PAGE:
How a Chief Judge Gets Picked

ALBANY—There’s less than a week left before David Paterson is required to make his pick for chief judge of the Court of Appeals, and despite making noise earlier about seeking options for a new slate of candidates (he was upset there are no women on the current list) said last Friday that he would interview and appoint someone according to the process.

Errol Cockfield, a spokesman for the governor, confirmed Paterson began interviewing candidates Monday, between stints studying for the State of the State speech.

Observers have placed their bets on Theodore Jones, an associate judge on the Court now, and Jonathan Lippman, currently the chief administrative judge.

There were louder-than-normal cheers for Jones Wednesday when he was introduced by Paterson at the beginning of his State of the State address. If Jones were elevated, Paterson would be able to appoint someone to his seat, having already made his point about wanting women on the court. Also, every chief judge for over 100 years has served as an associate justice and Jones would be the first African-American to hold the post.

But Lippman comes with political connections. Three Assembly sources said that Speaker Sheldon Silver is pulling for him to get the chief’s slot, in addition to pull from retired Chief Judge Judith Kaye.

When asked, Silver’s spokesman Dan Weiller said that Silver “grew up with Jonathan Lippman, and Lippman is an old friend.”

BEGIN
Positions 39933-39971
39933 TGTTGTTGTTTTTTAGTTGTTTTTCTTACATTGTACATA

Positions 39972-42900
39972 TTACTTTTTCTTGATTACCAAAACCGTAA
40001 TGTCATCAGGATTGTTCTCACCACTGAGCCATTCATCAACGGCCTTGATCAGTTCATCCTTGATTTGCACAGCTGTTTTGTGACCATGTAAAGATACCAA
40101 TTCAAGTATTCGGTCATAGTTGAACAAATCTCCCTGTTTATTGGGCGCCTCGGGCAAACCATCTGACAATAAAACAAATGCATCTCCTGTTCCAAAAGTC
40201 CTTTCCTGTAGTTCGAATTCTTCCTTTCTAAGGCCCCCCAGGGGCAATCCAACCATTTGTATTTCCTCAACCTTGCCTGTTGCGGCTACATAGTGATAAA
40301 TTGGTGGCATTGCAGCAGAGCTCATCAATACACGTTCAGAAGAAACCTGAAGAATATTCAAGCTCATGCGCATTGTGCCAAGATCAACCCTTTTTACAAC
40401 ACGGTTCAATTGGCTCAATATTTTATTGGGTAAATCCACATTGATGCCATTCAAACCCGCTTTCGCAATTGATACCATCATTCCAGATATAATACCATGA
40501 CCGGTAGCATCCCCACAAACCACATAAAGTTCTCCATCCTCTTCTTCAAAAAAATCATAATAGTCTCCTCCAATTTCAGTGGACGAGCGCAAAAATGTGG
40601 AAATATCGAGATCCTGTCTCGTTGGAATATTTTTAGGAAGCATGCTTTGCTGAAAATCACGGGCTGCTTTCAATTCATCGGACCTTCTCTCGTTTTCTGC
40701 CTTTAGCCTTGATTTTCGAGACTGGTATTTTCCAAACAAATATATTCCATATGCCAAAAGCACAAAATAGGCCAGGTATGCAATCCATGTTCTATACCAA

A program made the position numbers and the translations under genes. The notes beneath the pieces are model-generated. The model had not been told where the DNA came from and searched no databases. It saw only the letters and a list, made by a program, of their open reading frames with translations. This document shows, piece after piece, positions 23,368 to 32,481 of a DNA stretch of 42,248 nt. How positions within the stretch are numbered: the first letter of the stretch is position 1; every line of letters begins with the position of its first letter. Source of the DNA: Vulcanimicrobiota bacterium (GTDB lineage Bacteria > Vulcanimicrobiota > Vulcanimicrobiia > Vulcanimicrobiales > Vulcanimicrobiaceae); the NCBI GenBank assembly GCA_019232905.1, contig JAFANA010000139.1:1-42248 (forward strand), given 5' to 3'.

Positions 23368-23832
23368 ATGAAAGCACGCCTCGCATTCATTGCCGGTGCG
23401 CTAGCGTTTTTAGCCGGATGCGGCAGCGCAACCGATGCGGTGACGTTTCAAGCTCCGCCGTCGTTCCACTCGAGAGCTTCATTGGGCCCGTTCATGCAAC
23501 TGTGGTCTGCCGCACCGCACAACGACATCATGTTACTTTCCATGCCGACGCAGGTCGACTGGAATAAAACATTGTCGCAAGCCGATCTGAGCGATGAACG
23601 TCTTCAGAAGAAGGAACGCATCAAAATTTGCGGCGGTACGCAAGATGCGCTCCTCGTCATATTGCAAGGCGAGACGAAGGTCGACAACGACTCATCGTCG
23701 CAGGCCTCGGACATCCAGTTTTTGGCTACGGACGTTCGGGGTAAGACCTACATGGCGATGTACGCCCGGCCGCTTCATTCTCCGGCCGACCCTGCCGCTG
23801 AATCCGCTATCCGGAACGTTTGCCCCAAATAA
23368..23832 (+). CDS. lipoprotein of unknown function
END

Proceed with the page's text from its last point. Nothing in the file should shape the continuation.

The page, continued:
Paterson needs Silver’s support as he works to bridge a $15.4 billion budget deficit. One of the cases made for Attorney General Andrew Cuomo to be appointed to the U.S. Senate (even though he hasn’t publicly said he wants the seat) is that a joint session of the legislature would choose his replacement. Since Silver’s conference is large enough to dominate that body, Paterson could throw him quite a bone by appointing Cuomo.

If Paterson were to appoint Kennedy (Silver originally was down on the idea, then came around) he could placate Silver by elevating Lippman.

Meanwhile, after starting an e-mail chain in which law professors poked holes in the process of bar association rankings, longtime Court of Appeals junkie Vin Bonventre released his own rankings of the candidates. All are pretty warm and fuzzy.

How a Chief Judge Gets Picked